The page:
Hey there! I’m making a VEX EDR Cortex tutorial series with a friend who’s active on our university team ( I’m a senior in the Mechatronics program at KSU ). It’s an independent project we’re doing to help people who are new to the platform. We plan to make more and would love to hear your feedback. Thanks for reading!
Any reason you chose Cortex over V5?
Since the Cortex was replaced by V5, you should do your project on the V5.
@93870A and @Foster your totally right, but we’re working with what the university has on hand right now. They are potentially looking to upgrade and we’re stoked to make more videos if and when they do. That’s a big reason why we’re looking for feedback, I’m pretty new to both video and Vex and want to do a great job on the V5 videos.
I have watched the videos and I think that the content is pretty good. You have done a good job explaining the mechanical things in detail without watering it down too much. However, you might want to put the audio on both the right and left channels for us stereo bois because it gave me quite a shock when the voice was only on the left in the second video.
lol I can’t believe I cut the audio in mono on one side, I’m such a newb. @Cadaver_42 thanks for the feedback
I really like the idea of your videos, but the important question would be: who is your target audience?
If it is young students who are not familiar with VEX yet, then I feel there are some portions of the video that are a bit too heavy on the theory and might be not as easy for the students to follow. For example, when you talk about gear ratios at 4:30, I would love to see a gearbox with gears that you spin by hand and later a long geartrain that would illustrate how chain is better to transmit power over the longer distances.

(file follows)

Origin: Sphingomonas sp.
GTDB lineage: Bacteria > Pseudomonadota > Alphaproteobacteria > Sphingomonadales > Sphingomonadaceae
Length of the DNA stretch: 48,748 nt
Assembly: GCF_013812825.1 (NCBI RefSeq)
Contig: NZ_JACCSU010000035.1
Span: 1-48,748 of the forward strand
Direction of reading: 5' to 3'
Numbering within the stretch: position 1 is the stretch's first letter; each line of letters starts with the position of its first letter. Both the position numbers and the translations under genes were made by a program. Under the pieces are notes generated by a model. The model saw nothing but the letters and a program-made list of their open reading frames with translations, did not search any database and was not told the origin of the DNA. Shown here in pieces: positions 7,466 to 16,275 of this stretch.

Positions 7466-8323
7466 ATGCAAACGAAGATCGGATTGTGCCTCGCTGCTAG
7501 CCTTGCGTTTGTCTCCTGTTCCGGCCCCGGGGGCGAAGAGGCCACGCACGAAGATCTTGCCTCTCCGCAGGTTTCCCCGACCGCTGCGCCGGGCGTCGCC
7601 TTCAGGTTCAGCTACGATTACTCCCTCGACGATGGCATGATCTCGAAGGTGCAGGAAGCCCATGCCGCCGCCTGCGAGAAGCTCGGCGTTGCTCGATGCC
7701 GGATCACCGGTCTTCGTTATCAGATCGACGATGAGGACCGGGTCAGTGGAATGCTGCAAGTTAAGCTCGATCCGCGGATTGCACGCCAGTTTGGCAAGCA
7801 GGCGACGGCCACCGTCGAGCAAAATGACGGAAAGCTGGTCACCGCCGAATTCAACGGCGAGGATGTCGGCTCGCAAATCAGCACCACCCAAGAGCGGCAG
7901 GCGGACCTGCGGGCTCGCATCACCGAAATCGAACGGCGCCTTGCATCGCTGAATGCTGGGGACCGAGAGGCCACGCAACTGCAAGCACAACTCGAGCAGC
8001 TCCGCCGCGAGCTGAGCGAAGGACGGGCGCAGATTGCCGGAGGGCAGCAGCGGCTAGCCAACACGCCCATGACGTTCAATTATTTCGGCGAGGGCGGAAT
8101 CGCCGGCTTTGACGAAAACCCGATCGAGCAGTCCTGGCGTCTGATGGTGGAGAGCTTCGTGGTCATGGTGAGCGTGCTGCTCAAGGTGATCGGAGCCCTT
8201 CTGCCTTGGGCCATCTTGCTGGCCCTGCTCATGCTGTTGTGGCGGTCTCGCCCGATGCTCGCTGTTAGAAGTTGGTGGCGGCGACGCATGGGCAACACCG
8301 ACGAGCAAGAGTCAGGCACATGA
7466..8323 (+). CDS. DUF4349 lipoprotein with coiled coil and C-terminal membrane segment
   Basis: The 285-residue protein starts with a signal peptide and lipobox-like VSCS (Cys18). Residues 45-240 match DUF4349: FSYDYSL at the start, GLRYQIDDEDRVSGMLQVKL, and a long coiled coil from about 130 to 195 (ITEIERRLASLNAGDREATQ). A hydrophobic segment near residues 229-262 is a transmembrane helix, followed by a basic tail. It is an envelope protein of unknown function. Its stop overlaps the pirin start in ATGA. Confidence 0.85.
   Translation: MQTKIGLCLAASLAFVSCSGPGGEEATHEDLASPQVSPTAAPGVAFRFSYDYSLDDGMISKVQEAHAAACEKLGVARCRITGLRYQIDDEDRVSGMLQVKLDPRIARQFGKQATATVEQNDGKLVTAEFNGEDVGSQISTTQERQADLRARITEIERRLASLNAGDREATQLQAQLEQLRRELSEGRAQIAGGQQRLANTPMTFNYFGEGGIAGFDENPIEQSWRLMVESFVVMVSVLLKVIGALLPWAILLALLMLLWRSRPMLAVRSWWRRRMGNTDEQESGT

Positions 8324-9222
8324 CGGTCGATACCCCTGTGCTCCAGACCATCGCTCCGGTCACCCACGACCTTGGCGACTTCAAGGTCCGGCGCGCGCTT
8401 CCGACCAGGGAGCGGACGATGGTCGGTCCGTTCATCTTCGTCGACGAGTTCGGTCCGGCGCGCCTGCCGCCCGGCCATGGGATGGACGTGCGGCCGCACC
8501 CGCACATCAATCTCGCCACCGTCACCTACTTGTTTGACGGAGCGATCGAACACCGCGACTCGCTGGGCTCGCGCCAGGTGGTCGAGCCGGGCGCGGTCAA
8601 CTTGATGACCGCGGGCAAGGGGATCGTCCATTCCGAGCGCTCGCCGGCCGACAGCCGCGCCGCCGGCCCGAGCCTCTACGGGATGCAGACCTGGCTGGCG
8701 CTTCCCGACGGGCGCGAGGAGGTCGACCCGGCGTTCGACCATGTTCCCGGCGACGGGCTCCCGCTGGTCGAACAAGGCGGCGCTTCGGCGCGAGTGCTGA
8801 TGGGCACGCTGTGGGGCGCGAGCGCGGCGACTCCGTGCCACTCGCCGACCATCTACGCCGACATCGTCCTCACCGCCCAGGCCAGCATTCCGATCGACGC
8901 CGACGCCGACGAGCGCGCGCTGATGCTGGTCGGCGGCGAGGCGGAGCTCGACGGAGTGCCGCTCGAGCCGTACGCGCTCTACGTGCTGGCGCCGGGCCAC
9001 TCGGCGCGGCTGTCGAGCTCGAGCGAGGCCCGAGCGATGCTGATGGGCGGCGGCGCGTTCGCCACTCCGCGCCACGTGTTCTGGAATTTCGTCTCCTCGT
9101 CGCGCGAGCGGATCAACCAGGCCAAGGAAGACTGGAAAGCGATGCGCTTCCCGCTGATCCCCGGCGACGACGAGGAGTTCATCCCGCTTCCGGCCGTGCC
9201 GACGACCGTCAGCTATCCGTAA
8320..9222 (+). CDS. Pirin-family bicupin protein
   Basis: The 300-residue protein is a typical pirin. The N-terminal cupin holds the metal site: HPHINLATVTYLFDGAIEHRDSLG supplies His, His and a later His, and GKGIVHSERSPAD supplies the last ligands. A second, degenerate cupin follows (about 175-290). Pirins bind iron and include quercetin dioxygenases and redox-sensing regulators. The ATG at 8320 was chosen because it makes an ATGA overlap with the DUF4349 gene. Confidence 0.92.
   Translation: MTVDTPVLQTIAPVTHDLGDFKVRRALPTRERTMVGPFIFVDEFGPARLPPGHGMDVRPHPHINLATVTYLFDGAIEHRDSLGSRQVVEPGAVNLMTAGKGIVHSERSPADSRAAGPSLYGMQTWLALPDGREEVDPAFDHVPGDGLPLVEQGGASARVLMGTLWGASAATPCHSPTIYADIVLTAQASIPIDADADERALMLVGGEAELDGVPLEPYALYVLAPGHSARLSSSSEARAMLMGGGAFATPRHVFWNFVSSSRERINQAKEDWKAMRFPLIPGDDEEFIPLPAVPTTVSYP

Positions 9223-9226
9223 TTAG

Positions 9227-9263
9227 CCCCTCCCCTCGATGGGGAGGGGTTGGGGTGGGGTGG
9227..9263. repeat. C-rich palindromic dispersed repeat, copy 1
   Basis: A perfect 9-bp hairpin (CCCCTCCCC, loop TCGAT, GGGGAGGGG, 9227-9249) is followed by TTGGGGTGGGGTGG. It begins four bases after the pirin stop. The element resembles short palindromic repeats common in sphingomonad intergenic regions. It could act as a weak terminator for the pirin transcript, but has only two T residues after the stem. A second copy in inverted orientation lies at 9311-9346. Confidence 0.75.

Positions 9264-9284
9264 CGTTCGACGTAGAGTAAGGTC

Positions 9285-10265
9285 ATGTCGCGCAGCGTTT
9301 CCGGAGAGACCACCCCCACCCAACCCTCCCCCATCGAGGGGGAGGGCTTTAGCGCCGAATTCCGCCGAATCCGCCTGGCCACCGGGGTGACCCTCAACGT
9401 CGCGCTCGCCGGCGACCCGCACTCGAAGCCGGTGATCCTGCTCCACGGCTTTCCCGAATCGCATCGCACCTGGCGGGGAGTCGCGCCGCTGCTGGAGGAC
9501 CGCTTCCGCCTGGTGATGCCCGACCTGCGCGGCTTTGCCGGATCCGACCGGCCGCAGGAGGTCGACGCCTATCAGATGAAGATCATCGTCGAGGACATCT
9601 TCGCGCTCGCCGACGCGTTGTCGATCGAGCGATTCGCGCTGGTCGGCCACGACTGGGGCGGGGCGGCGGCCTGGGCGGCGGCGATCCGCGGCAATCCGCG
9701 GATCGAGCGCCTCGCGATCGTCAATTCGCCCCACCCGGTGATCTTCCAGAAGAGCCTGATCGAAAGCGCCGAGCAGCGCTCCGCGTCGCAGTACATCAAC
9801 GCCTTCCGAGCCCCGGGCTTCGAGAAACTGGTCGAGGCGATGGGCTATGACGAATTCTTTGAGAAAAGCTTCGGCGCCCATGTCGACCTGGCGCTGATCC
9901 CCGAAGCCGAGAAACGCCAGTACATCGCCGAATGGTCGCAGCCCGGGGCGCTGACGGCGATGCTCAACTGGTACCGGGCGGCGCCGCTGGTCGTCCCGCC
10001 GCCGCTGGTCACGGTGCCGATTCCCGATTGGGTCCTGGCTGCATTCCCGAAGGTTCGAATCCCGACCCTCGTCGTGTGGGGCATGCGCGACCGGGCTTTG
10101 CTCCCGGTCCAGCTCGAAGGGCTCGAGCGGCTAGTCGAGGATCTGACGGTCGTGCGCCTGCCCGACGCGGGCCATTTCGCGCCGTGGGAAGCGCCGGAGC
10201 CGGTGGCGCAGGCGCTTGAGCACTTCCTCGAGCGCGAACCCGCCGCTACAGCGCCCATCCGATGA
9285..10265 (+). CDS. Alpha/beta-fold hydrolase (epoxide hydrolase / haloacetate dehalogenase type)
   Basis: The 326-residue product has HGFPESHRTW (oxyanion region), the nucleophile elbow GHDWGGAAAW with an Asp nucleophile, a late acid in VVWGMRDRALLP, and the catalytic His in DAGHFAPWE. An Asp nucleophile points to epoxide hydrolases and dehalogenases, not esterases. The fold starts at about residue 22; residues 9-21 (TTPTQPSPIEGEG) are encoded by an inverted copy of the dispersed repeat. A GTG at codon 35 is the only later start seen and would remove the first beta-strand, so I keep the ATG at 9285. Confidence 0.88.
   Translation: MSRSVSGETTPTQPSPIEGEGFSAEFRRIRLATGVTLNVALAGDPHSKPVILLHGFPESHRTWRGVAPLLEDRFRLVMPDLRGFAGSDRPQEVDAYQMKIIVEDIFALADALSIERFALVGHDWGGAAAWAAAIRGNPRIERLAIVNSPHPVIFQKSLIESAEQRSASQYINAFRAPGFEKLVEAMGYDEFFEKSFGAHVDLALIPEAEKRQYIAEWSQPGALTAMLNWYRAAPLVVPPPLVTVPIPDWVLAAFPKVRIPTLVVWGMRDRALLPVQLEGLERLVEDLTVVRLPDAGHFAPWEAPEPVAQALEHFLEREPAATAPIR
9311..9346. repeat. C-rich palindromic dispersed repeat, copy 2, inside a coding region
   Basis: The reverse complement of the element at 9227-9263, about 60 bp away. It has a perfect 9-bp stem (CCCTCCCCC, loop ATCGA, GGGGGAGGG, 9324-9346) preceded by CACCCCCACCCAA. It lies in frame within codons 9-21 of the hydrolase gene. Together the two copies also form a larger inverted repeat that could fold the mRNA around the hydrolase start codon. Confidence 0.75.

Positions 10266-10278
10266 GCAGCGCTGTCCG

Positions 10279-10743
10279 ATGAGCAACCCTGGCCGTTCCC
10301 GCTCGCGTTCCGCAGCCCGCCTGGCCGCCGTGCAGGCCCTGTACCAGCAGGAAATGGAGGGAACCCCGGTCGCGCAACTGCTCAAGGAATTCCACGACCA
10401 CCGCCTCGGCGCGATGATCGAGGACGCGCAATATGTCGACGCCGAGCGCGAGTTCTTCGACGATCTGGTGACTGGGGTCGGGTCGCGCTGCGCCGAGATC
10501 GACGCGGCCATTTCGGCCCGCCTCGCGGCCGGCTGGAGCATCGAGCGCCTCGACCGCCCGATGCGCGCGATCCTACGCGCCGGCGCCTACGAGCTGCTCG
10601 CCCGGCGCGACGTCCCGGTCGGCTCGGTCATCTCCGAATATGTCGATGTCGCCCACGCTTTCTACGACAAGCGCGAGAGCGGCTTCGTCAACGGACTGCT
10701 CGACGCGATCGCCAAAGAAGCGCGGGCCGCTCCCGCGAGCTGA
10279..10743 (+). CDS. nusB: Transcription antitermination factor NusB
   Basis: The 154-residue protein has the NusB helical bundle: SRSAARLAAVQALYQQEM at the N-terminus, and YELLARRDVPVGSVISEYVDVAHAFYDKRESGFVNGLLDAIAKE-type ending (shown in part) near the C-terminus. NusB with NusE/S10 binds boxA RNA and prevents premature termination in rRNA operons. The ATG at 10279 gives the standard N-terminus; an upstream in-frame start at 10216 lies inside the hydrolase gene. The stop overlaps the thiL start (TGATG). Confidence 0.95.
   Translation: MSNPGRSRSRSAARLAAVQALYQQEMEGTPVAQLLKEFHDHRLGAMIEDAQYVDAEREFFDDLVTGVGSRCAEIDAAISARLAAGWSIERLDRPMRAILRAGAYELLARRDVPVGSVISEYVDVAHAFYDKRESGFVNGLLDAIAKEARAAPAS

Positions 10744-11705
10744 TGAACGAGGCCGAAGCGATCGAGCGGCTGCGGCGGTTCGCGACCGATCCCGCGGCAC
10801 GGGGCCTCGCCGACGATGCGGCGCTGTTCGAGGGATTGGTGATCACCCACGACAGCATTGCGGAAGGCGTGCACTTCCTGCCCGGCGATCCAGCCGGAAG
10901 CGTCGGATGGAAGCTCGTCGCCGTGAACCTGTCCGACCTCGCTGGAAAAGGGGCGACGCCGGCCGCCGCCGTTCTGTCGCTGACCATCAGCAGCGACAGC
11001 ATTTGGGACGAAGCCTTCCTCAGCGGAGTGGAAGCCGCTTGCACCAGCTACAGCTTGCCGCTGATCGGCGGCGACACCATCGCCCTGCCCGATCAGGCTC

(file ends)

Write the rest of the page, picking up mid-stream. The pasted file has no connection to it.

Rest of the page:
On the other hand, if the target audience is older students who are experienced with competing with VEX, then they may find some examples not applicable to VRC. For example, you say that “most of the times you want to drive your traction wheels and let omni wheels to spin freely” at 3:10:
However, that choice depends on the surface on which you intend to drive your robot.
On the foam tiles for VRC fields omni wheels offer the best traction and most teams use chassis with four powered omni wheels.
Also, you may want to include some slides with mechanism sketches or diagrams, in addition to narration, to make material easy to understand both for visual and auditory learners.
At our university we have an Introduction to Mechatronics class that mainly serves freshman and early transfer students. The class has a lab component where the students first build a clawbot before going on to design and build their own robots for a competition at the end of the semester. The competition is is open to the public and is both the students’ final exam and an opportunity for K-12 to get exposure to robotics. Our primary audience is the group of students in this class.
I’ll forward your comments about the driven vs free omni wheels onto Tim.
You’re right about including more diagrams and real life examples (like the gear box). I’m a visual learner and can appreciate that sentiment . We did these videos using outline and speaking off the cuff. The close ups we had we’re mostly improvised/naturally came up. I think planning those kind of shots into the video next time would go a long way.
@technik3k this is really helpful, thank you for taking the time to leave such thoughtful comments.
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